Great Public Spaces: a Few Ideas, Part II

The last several posts have addressed the pressing need for quality public spaces in the rapidly developing and transforming Jersey City. In the past decade, a group of volunteers have rescued a historic nineteenth-century cemetery from abandonment and neglect. This group hopes that the cemetery can be a splendid place for the people of Jersey City.

Sandwiched between the downtown neighborhoods and the newly reignited Journal Square, the Jersey City and Harsimus Cemetery welcomes visitors wanting to pay respects to a departed ancestor or seeking a quiet place wherein to escape the commotion of city life and find a private moment for thought and reflection. Walking along the pathways bordered by ornate obelisks and faded headstones, one easily loses himself or herself in the rustic beauty of the rolling grounds and lush vegetation. The orchestra of birds tweeting, crickets chirping, and rustling leaves drown out the grating noise of automobiles racing down Newark Avenue. The occasional train whistle evokes the image of a lonely, country landscape. Suddenly, the city is far, far away.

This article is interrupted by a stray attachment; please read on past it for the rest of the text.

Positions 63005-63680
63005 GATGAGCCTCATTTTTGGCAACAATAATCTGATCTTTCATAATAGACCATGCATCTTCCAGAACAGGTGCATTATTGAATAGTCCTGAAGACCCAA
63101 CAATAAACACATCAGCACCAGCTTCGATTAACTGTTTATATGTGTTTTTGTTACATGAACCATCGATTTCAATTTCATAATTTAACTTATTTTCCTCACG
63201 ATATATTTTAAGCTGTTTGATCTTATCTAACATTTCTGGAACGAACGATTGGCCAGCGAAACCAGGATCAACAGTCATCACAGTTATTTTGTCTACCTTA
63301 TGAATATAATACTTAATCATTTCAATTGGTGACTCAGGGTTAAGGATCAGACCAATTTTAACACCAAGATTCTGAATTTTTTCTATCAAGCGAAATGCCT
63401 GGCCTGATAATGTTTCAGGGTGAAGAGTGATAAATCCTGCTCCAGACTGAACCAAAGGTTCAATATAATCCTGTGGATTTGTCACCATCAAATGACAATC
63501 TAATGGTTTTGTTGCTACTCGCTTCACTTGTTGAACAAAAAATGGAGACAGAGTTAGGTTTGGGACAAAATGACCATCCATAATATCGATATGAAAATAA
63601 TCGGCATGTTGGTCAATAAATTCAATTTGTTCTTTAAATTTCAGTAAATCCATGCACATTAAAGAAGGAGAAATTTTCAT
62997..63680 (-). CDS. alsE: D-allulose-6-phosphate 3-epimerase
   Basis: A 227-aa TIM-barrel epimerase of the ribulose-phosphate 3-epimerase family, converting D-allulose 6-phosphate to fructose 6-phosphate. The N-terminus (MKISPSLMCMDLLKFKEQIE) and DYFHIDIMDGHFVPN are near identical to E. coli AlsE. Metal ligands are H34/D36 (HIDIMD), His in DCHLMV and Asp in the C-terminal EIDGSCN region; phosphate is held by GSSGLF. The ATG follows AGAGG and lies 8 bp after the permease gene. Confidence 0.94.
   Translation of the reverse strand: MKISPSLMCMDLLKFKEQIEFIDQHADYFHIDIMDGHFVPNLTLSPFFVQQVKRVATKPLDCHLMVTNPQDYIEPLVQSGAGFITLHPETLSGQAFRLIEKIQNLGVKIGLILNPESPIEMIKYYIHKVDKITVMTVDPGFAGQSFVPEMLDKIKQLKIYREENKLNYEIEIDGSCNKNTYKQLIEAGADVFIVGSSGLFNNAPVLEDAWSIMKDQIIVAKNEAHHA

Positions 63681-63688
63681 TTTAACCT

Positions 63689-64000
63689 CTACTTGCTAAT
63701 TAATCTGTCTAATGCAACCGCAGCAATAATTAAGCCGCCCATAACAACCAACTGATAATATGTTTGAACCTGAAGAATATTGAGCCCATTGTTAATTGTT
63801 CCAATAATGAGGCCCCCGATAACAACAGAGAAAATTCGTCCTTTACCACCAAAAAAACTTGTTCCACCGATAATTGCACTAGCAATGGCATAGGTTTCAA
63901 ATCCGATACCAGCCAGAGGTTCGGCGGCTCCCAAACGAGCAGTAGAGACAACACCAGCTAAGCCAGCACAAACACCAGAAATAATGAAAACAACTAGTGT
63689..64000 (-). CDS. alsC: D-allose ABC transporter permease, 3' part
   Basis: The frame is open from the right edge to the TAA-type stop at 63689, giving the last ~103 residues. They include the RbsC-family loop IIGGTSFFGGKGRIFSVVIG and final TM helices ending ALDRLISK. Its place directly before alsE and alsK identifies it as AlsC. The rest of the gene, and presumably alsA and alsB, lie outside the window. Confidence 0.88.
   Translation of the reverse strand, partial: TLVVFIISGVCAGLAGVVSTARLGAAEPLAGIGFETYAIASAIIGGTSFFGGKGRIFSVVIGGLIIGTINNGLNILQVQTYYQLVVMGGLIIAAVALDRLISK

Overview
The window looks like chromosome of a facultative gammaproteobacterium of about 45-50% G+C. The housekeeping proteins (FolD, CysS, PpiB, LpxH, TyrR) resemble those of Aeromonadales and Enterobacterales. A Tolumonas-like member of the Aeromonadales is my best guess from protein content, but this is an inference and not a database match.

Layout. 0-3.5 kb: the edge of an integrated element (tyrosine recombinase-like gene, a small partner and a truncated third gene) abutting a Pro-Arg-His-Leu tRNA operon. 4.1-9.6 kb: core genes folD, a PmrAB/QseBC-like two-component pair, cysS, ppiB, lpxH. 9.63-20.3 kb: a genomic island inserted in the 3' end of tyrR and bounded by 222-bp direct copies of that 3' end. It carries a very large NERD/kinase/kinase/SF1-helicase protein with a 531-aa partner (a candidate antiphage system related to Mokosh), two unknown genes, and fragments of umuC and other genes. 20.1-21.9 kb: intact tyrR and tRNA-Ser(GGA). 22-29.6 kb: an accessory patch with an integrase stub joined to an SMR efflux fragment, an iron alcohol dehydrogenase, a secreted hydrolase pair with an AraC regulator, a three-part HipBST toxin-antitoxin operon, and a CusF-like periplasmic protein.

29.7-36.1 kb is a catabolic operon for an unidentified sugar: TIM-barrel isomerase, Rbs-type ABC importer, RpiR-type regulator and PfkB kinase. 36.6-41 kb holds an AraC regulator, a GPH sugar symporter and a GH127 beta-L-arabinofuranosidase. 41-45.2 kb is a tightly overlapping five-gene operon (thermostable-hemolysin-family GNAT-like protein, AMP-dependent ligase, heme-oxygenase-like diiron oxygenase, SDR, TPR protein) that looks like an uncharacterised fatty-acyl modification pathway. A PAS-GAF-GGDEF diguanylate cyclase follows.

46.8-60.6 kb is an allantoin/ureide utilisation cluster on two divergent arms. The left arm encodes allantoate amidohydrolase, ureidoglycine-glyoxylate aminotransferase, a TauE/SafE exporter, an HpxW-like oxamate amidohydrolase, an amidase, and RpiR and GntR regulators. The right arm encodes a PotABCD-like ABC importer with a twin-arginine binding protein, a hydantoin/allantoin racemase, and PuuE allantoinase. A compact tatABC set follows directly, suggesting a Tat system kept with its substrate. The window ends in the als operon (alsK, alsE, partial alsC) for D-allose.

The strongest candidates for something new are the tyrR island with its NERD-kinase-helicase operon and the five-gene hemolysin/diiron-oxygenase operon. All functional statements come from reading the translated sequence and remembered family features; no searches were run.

(Courtesy of Frank DeMarco and the Jersey City and Harsimus Cemetery).

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